Beirut: The Syrian regime will use the
referendum on a new constitution to try to prove its
legitimacy in the face of Western condemnation of its deadly
crackdown on dissent, analysts said Tuesday.
"This referendum is a success for the Syrians who have
faith in reforms and is a defeat for the Arab regimes and the
West who want to destabilise our country," government daily
The new constitution was approved by 89.4 per cent of
votes cast in Sunday`s referendum which saw 57.4 per cent of
those eligible casting their votes, despite boycott calls and
fresh bloodshed, according to official figures.
"The regime will use the referendum to say it has the
majority of the people with it, it has undertaken reforms and
is fighting against the Salafist groups and terrorists," said
Hilal Khashan, professor of political science at the American
University of Beirut.
But "the numbers don`t make sense in the middle of this
bloodbath," he said.
The opposition had called for a boycott of the referendum,
which abolishes the monopoly of Assad`s Baath party but leaves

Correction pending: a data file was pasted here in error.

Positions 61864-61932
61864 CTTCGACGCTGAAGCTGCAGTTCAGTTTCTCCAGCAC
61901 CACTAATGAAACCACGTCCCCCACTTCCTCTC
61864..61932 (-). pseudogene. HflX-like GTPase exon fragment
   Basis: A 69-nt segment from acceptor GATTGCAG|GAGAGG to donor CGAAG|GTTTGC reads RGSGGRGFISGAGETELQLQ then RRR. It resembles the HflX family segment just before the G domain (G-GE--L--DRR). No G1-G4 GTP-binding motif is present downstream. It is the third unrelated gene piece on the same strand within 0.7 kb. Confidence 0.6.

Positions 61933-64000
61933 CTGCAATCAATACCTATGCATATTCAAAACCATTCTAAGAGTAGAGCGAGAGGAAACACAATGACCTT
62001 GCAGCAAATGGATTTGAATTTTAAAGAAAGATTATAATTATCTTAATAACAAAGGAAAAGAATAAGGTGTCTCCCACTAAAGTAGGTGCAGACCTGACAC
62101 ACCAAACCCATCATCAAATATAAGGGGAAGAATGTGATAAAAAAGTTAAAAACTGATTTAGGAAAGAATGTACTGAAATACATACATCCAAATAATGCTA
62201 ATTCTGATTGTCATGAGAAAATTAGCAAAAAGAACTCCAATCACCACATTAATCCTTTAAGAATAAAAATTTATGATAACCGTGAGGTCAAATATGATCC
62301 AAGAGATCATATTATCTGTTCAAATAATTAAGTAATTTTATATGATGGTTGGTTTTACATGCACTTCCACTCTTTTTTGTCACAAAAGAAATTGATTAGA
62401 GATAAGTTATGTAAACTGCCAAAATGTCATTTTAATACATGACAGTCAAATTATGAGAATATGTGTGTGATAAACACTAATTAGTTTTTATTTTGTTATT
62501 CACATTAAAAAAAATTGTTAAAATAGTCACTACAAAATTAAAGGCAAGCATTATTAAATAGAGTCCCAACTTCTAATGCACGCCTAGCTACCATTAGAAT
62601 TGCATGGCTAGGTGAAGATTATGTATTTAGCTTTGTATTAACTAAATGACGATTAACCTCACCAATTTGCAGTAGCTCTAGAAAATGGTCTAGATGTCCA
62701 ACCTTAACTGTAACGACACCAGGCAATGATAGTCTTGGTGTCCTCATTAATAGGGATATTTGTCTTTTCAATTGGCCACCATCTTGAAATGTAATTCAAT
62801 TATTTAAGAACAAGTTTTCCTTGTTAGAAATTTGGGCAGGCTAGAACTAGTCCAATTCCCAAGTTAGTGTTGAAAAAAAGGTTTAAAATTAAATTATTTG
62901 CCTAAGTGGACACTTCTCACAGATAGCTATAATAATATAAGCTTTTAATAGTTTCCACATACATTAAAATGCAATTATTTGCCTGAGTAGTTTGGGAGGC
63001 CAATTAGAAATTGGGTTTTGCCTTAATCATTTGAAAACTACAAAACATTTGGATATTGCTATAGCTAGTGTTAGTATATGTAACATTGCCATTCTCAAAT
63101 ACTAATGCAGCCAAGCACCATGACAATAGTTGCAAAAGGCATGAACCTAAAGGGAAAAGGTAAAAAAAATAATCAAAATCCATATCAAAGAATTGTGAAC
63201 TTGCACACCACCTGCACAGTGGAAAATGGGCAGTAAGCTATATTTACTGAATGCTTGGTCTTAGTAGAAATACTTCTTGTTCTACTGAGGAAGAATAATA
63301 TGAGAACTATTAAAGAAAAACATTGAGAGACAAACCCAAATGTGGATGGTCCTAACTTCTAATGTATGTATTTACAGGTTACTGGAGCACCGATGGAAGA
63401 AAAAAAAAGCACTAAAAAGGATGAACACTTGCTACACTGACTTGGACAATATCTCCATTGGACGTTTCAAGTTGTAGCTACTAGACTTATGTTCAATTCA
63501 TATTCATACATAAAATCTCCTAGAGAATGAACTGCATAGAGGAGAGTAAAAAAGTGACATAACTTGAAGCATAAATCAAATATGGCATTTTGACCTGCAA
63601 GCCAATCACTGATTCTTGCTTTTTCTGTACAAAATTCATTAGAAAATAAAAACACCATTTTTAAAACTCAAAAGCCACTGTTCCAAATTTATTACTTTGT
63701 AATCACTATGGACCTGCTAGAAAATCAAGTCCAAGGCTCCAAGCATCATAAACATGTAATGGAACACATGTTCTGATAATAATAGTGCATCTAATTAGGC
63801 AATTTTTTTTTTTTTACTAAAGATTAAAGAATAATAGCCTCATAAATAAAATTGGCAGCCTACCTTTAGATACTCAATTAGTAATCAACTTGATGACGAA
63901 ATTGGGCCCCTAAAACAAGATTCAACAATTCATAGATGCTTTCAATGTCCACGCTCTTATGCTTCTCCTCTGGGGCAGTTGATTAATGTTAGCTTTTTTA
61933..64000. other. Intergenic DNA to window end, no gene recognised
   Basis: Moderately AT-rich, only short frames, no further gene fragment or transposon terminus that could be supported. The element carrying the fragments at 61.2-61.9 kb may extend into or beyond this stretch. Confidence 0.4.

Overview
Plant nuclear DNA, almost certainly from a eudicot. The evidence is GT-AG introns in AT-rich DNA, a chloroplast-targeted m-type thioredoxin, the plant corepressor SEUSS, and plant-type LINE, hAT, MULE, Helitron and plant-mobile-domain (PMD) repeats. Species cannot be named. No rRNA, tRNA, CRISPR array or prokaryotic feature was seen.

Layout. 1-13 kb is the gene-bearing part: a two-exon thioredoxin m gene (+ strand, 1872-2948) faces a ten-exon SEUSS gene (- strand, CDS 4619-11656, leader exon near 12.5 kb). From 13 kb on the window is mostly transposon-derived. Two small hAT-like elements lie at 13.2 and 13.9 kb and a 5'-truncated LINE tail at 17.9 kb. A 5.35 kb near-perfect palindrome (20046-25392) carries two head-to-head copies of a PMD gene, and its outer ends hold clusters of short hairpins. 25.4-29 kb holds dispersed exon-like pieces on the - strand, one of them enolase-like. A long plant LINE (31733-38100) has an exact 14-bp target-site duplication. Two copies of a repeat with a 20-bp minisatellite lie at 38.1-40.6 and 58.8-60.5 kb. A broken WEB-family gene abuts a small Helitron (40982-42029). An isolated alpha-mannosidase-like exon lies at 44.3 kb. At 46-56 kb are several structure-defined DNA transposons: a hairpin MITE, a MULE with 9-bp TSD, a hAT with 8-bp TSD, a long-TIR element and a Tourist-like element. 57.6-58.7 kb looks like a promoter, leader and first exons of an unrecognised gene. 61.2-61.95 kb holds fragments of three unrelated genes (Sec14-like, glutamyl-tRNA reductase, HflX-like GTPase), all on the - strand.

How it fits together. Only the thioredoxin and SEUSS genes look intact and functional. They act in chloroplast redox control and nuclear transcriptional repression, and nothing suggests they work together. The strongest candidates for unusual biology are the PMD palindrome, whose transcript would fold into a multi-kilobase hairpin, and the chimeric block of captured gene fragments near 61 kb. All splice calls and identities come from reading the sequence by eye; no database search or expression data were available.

considerable powers in the hands of the head of state.
President "Bashar al-Assad may use the referendum to
reassure his supporters by telling them `you were right to
believe I am a reformist,`" said Thomas Pierret, lecturer of
contemporary Islam at the University of Edinburgh.
"And it can be used by his Russian ally to tell the West:
`See, Assad made reforms,`" he said.
"But objectively speaking, the credibility of the
referendum is lost. Its promise of reforms is meaningless. It
will be believed by those who already support the plan, but
will not convince any opponent, even the moderates."
Pierret also doubted that 57 per cent of registered voters
cast their votes.
"This is a huge figure and probably fanciful, straight out
of the imagination of Syrian officials... in a country in
revolution and where the opposition called for a boycott of
the vote, which was not even held in several regions," he
US State Department spokeswoman Victoria Nuland questioned
how "any kind of democratic process" could take place while
Syrian government guns, tanks and artillery were still firing
into Homs and other cities.
"We dismiss it (the referendum) as absolutely cynical,"
Nuland said of the balloting.
"Essentially what he`s done here is put a piece of paper
that he controls to a vote that he controls so that he can try
to maintain control," Nuland said, referring to Assad.
The United Nations also cast doubt on the credibility of
"It is unlikely to be credible in a context of pervasive
violence and mass human rights violations," UN deputy
spokesman Eduardo del Buey said.